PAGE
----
Horticulture for Sustainable Communities

Subject HORT20013 (2015)

Note: This is an archived Handbook entry from 2015.

Credit Points: 12.5
Level: 2 (Undergraduate)
Dates & Locations:

This subject has the following teaching availabilities in 2015:

Semester 2, Burnley - Taught on campus.
Pre-teaching Period Start not applicable
Teaching Period 27-Jul-2015 to 25-Oct-2015
Assessment Period End 20-Nov-2015
Last date to Self-Enrol 07-Aug-2015
Census Date 31-Aug-2015
Last date to Withdraw without fail 25-Sep-2015

Timetable can be viewed here. For information about these dates, click here.
Time Commitment: Contact Hours: 24 hours lectures and 24 hours tutorials/practical activities. Total = 48
Total Time Commitment:

Total time commitment = 170

Study Period Commencement:
Credit Points:
Semester 2
Corequisites: None
Recommended Background Knowledge: None
Non Allowed Subjects: None
Core Participation Requirements:

For the purposes of considering request for Reasonable Adjustments under the Disability Standards for Education (Cwth 2005), and Student Support and Engagement Policy, academic requirements for this subject are articulated in the Subject Overview, Learning Outcomes, Assessment and Generic Skills sections of this entry.

It is University policy to take all reasonable steps to minimise the impact of disability upon academic study, and reasonable adjustments will be made to enhance a student's participation in the University's programs. Students who feel their disability may impact on meeting the requirements of this subject are encouraged to discuss this matter with a Faculty Student Adviser and Student Equity and Disability Support: http://services.unimelb.edu.au/disability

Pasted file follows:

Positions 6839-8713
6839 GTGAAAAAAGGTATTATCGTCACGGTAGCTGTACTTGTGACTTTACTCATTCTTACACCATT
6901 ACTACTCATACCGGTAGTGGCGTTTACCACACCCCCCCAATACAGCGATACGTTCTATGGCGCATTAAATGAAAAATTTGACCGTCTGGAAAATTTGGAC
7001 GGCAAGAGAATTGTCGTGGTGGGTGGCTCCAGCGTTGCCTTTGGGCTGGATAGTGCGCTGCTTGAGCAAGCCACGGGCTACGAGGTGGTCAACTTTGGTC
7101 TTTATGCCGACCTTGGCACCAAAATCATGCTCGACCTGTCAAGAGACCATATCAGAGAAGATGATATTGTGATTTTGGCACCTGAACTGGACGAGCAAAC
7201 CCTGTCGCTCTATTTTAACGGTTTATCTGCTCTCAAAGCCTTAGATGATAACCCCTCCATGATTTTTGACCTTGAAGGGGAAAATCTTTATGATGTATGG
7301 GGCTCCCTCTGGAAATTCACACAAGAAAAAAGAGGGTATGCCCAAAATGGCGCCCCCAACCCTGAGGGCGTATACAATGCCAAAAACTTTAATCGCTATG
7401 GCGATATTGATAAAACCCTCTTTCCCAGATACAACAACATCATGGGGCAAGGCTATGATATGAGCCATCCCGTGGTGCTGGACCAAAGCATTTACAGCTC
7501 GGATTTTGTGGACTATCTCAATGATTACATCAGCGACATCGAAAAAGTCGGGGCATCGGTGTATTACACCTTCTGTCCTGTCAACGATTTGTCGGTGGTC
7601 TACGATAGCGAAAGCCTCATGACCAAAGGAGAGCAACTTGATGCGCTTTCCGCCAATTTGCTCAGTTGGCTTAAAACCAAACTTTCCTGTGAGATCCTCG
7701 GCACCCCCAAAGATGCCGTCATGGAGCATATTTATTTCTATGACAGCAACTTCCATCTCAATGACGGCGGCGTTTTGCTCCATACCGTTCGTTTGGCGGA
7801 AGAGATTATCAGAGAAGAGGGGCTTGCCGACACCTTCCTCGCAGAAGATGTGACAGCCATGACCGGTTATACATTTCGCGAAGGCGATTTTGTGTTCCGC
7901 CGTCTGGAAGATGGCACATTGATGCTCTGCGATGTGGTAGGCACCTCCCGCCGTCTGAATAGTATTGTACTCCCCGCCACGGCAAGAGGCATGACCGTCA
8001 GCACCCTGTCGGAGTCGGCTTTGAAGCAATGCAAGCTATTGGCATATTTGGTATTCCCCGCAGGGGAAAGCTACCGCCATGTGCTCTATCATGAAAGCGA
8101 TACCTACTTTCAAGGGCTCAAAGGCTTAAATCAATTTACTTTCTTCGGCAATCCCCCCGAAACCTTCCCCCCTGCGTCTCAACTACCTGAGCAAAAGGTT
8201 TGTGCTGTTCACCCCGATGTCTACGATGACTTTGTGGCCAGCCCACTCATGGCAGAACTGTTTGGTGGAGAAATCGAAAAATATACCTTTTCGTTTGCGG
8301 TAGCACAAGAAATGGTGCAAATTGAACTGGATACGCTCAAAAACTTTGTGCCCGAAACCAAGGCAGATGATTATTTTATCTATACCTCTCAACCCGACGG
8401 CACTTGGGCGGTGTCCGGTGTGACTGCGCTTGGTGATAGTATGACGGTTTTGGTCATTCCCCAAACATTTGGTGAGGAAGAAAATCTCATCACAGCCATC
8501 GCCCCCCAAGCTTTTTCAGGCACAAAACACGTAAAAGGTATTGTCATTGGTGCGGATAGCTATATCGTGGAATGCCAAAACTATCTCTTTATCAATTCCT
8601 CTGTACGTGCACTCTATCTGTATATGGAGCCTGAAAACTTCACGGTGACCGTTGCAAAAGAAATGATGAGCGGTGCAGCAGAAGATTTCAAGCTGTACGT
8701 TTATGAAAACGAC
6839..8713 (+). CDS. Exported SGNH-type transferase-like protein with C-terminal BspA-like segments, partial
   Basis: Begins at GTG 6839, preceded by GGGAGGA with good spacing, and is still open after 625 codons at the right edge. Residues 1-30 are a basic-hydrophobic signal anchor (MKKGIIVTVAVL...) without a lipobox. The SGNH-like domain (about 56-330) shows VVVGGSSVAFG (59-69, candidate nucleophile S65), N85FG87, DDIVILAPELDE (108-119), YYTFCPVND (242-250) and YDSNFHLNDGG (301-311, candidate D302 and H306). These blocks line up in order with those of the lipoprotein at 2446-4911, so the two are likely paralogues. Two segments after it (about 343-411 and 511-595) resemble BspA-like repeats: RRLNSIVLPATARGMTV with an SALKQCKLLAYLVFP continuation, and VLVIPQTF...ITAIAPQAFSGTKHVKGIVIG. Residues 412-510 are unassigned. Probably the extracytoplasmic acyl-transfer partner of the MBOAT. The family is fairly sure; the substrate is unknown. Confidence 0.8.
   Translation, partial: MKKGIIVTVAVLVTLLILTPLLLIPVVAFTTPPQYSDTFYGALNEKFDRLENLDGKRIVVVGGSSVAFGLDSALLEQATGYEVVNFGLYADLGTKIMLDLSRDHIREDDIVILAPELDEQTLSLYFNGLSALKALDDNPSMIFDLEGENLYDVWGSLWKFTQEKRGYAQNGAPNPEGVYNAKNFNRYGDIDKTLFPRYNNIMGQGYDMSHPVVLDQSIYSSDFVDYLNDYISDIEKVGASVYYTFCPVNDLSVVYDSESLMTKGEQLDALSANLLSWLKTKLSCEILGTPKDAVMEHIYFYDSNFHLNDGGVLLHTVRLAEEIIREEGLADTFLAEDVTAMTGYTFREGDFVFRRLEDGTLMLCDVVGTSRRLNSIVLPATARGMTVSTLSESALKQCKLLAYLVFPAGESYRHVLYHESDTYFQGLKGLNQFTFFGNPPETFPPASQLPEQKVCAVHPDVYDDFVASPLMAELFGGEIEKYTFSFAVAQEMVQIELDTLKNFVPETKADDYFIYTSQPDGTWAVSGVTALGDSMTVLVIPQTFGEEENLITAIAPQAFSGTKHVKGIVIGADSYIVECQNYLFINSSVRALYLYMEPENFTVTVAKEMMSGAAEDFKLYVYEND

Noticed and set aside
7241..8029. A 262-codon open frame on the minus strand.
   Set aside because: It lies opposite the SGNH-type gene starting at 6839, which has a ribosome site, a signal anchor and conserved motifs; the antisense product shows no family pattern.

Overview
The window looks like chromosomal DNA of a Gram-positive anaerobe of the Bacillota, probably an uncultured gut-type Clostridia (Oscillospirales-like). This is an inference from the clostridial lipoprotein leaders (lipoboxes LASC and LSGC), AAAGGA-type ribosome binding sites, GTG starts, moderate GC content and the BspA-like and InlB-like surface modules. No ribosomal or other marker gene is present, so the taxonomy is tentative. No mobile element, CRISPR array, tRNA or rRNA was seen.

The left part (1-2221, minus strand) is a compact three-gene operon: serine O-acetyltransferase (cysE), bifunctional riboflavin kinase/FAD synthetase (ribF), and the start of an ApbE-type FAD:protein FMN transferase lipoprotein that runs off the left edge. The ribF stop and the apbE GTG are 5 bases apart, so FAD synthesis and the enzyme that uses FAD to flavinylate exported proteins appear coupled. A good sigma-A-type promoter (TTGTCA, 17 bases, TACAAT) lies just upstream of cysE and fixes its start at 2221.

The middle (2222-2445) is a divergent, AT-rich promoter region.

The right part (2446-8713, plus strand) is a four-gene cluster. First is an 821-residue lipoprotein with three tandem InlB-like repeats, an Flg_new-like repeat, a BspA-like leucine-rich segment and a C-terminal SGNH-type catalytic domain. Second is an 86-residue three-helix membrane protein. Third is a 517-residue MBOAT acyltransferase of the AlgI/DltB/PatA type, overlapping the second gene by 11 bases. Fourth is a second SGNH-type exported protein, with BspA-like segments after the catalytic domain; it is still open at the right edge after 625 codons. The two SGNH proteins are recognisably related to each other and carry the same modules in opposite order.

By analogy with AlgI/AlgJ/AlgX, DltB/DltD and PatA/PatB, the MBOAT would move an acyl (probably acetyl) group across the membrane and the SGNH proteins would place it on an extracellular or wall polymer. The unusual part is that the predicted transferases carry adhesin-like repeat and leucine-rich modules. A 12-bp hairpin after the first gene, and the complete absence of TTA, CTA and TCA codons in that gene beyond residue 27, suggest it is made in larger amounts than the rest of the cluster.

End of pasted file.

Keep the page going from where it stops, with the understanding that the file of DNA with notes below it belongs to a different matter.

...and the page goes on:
Dr Chris Williams


Faculty of Science

Phone: 13 MELB (13 6352)
Email: 13MELB@unimelb.edu.au

Subject Coordinator: chriscw@unimelb.edu.au

Subject Overview:

Horticulture for Sustainable Communities examines the role of urban horticulture as a discipline that seeks to sustain and improve our quality of life. It explores the relationship between people, plants and the wider environment. This is done by examining methodologies for minimising the potentially negative environmental impacts of horticulture in both public and private landscapes such as over-use of fertilisers and cultivation of environmental weeds. At the same time this subject analyses the positive contribution of urban horticulture to best practice natural resource and open space management, nature conservation and urban agriculture. Topics covered in this subject include: sustainability theory and practice; consumer horticulture and gardening inputs; public open space and community health; urban agriculture; ecological restoration and horticulture; and community and therapeutic horticulture.

Learning Outcomes:

On completion of this subject students should be able to:

  • think critically about sustainability challenges faced in horticultural organisations /enterprises and in private and public landscapes using both the academic and wider grey and popular literature on plants, gardening and urban horticulture; and
  • understand practical techniques and solutions that allow horticulture to improve quality of life in an urban context

One mid semester 2000 word assignment (50%) and one end semester 2000 word assignment (50%).

Prescribed Texts:

Levetin, E & McMahon, M (2012) Plants and Society. McGraw Hill: New York

Breadth Options:

This subject is not available as a breadth subject.

Fees Information: Subject EFTSL, Level, Discipline & Census Date
Generic Skills:
  • Exercise problem-solving skills (developed through practical exercises and lecture discussions),
  • Think critically, and organise knowledge (from consideration of the lecture material),
  • Expand from theoretical principles to practical explanations (through observing practical work),
  • Plan effective work schedules (to meet deadlines for submission of assessable work),
Related Course(s): Associate Degree in Environmental Horticulture
Associate Degree in Urban Horticulture

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